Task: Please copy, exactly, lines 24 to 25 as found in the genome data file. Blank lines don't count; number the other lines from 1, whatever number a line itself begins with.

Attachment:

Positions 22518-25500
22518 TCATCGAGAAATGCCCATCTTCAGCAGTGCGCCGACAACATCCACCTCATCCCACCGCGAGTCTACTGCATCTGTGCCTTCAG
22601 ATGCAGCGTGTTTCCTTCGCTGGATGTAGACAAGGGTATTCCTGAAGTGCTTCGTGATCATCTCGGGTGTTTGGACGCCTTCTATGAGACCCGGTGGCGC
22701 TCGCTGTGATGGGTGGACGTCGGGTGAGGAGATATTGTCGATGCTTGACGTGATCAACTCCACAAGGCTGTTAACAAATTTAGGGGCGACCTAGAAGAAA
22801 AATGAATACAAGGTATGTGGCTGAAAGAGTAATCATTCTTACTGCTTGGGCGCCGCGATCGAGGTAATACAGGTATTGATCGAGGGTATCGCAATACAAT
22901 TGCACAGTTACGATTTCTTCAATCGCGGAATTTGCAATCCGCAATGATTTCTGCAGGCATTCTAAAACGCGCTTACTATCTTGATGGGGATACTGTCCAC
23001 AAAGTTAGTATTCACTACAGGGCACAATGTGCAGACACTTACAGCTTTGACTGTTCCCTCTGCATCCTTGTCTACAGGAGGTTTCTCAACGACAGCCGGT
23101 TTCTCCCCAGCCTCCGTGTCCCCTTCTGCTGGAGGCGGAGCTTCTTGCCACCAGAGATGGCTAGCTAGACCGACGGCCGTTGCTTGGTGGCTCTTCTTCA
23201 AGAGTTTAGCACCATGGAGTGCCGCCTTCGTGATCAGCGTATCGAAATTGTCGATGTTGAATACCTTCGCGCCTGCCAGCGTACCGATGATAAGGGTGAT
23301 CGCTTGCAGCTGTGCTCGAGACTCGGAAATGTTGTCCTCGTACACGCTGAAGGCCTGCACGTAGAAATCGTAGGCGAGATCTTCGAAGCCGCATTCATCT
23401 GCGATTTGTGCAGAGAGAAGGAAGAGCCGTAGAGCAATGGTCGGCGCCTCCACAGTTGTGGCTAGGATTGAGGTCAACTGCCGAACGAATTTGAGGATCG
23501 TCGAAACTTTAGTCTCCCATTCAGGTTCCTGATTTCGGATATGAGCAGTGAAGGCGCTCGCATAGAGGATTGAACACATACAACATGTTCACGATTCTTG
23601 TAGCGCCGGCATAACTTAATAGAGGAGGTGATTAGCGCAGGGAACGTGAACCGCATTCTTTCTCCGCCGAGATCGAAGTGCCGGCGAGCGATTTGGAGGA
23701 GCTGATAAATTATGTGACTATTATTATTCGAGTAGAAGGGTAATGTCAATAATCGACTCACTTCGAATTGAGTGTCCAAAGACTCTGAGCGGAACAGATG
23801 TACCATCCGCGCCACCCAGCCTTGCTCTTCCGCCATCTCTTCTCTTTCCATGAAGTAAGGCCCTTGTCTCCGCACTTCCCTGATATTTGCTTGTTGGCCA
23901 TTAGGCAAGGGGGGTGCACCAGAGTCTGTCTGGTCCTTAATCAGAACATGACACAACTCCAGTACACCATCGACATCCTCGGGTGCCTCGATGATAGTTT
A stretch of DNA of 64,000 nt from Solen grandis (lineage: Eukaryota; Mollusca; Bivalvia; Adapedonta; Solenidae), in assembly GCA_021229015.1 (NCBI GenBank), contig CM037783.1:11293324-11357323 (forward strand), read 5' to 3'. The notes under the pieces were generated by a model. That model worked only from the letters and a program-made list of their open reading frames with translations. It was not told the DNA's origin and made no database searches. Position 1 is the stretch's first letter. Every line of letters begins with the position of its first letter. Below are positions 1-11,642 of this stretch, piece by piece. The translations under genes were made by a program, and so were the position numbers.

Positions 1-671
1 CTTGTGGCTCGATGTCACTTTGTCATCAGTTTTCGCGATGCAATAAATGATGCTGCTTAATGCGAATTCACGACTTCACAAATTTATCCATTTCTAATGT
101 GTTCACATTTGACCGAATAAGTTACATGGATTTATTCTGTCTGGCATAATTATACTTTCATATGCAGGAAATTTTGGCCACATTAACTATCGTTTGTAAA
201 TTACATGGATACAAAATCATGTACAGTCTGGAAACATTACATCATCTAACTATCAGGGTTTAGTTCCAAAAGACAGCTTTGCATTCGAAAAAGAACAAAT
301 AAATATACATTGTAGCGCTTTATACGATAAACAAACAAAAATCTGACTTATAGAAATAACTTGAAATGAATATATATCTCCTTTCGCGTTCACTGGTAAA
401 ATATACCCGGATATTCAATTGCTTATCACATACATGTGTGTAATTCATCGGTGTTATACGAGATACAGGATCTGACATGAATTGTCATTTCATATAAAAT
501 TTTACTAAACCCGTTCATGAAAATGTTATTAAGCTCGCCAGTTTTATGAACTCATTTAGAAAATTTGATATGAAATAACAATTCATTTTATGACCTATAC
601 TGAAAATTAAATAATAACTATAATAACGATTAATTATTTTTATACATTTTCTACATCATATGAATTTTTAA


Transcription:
501 TTTACTAAACCCGTTCATGAAAATGTTATTAAGCTCGCCAGTTTTATGAACTCATTTAGAAAATTTGATATGAAATAACAATTCATTTTATGACCTATAC
601 TGAAAATTAAATAATAACTATAATAACGATTAATTATTTTTATACATTTTCTACATCATATGAATTTTTAA